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Criticism 43.4 (2001) 484-488
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Chaos Theory and James Joyce's Everyman
Chaos Theory and James Joyce's Everyman by Peter Francis Mackey. Gainesville: University Press of Florida, 1999. Pp. xiv + 234. $49.95 cloth.
In an early episode of Ulysses, a minor character, Bantam Lyons, asks to borrow Leopold Bloom's newspaper. Bantam Lyons mutters about the upcoming Gold Cup race: "Wait . . . Half a mo. Maximum the second." Bloom tells him to keep the paper: "I was just going to throw it away" (Ed. Hans Walter Gabler; New York: Vintage, 1986; episode 5, lines 532-4). Bantam Lyons asks him to repeat himself. Again hearing the phrase "throw it away," "Bantam Lyons doubted an instant, leering: then thrust the outspread sheets back on Mr. Bloom's arms.—I'll risk it, he said. Here, thanks" (5.539-41). During the chaotic "Wandering Rocks" episode, about halfway through the book, two other minor characters, Lenehan and M'Coy, briefly discuss how Lenehan has prevented Bantam Lyons from betting on "a bloody horse someone gave him that hasn't an earthly" (10.518-19). Lenehan identifies Bloom as the source of the tip. Later, Lenehan tells his friends at Barney Kiernan's pub that Bloom "had a few bob on Throwaway and he's gone to gather the shekels . . . Bet you what you like he has a hundred shillings to five on. He's the only man in Dublin has it. A dark horse" (12.1548-58). When the allegedly enriched Bloom later fails to stand drinks for the crowd at the pub, a disagreeable nationalist called the Citizen grows increasingly angry with him. The episode concludes [End Page 484] with the Citizen throwing an empty biscuit-tin at Bloom and Bloom transformed by the narrator into Elijah ascending to heaven "like a shot off a shovel" (12.1915).
In his compelling new book on Ulysses, Peter Francis Mackey analyzes the "Throwaway" episode in terms borrowed from "chaos theory," or the theory of complex systems. Joyce's Dublin is a complex social system in which minor incidents, such as Bloom's lending the paper to Bantam Lyons, can have magnified consequences. The familiar example from chaos theory is Edward Lorenz's hypothesis that the flap of a butterfly's wings in South America could conceivably cause a tornado in Texas. Mackey writes that "Moment by moment . . . Bloom finds himself affected by social contingencies that complicate his life and provide fertile soil for the exponential growth of trivialities into crises across his community's common ground" (154). Bloom's (and Joyce's) fascination with fate, kismet, continually calls our attention to this tendency of contingent events to have huge consequences. Moreover, as readers of Ulysses, we stand in something like the position of the interpreters of huge systems like the weather or the stock market: a seemingly infinite amount of apparently trivial information needs to be sifted in order for us to identify an underlying pattern in the novel's apparent chaos. Earlier novels incorporate apparently chance events into their carefully crafted plots, but Ulysses seems unique in paying such detailed attention to the most random and insignificant occurrences and in showing how they all ultimately contribute to what appears retrospectively as a meaningful chain of events.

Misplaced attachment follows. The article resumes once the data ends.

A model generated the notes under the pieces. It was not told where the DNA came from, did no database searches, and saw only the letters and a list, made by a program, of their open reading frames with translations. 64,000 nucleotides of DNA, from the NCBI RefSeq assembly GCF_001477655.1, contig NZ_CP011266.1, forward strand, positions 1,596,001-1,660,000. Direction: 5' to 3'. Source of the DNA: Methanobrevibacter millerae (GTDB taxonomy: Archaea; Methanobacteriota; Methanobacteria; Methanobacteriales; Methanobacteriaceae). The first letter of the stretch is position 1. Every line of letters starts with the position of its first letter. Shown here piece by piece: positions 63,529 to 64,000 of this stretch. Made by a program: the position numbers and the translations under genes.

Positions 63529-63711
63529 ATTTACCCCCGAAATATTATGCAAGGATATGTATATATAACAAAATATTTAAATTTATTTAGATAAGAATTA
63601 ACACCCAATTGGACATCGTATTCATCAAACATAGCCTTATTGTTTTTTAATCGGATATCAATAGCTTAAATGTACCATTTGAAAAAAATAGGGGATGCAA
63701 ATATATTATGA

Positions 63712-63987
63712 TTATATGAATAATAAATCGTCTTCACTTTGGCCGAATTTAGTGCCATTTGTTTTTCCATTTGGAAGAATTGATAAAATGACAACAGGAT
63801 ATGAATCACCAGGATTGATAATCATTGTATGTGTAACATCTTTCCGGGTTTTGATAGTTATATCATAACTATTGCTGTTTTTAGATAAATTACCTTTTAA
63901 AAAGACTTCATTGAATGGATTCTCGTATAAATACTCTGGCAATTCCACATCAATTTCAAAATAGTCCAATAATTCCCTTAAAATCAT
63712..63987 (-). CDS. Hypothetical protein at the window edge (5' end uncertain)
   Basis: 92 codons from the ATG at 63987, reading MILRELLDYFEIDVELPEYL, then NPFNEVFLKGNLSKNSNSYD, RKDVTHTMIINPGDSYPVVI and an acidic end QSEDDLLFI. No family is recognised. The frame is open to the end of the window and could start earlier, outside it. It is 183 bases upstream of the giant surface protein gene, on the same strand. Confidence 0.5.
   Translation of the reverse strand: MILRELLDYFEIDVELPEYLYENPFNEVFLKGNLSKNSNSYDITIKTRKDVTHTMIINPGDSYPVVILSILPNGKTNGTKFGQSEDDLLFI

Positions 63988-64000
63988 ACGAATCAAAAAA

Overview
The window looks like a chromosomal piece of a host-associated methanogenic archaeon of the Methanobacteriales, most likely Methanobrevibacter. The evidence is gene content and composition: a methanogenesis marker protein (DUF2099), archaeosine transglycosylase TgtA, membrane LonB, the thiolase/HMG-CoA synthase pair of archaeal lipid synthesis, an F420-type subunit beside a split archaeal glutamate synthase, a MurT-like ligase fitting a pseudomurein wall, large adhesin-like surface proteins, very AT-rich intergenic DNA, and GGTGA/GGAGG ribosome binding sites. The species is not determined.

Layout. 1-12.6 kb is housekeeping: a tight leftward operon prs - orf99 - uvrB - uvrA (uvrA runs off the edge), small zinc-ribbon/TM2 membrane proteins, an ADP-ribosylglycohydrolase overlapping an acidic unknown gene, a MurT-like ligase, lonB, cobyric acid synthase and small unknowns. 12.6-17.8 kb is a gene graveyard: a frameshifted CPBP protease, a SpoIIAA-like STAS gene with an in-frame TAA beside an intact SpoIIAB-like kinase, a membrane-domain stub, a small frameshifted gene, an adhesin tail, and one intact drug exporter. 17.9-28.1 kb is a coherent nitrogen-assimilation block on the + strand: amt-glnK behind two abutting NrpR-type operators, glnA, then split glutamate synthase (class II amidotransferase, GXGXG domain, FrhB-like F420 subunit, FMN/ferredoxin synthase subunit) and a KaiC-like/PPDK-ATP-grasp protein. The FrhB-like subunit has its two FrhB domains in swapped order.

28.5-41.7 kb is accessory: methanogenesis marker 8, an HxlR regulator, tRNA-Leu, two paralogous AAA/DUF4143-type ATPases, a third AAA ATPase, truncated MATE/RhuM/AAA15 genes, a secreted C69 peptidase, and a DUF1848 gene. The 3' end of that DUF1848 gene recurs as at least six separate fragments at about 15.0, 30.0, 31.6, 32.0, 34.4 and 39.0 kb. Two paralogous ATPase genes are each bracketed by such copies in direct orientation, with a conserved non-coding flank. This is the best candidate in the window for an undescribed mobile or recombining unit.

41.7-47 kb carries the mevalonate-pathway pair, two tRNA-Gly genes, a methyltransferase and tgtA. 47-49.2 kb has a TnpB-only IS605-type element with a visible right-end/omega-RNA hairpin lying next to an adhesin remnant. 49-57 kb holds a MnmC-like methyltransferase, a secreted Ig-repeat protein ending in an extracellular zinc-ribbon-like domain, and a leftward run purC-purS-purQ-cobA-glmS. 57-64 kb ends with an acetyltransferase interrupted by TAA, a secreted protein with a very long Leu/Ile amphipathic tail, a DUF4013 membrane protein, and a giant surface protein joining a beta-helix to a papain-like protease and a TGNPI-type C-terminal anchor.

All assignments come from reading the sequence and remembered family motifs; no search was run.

Some interpreters would argue that Joyce specifically frustrates our attempts to force these random events into meaningful patterns. For example, a man in a macintosh appears at Paddy Dignam's funeral and reappears frequently throughout the course of the novel, notably in the "Circe" episode at the brothel of Bella Cohen. Our readerly attempts to find the identity of the man in the macintosh resemble those of the reporter Hynes, who mistakenly records "Mr M'Intosh" as among those who attended the funeral. Joyce's critics have vainly sought a meaningful interpretation of the anonymous postcard that Dennis Breen receives with the message "U. p." Often enough, Joyce shows us contingent events that do not apparently lead to magnified consequences.
This objection, however, does not rob the application of chaos theory to Ulysses of its...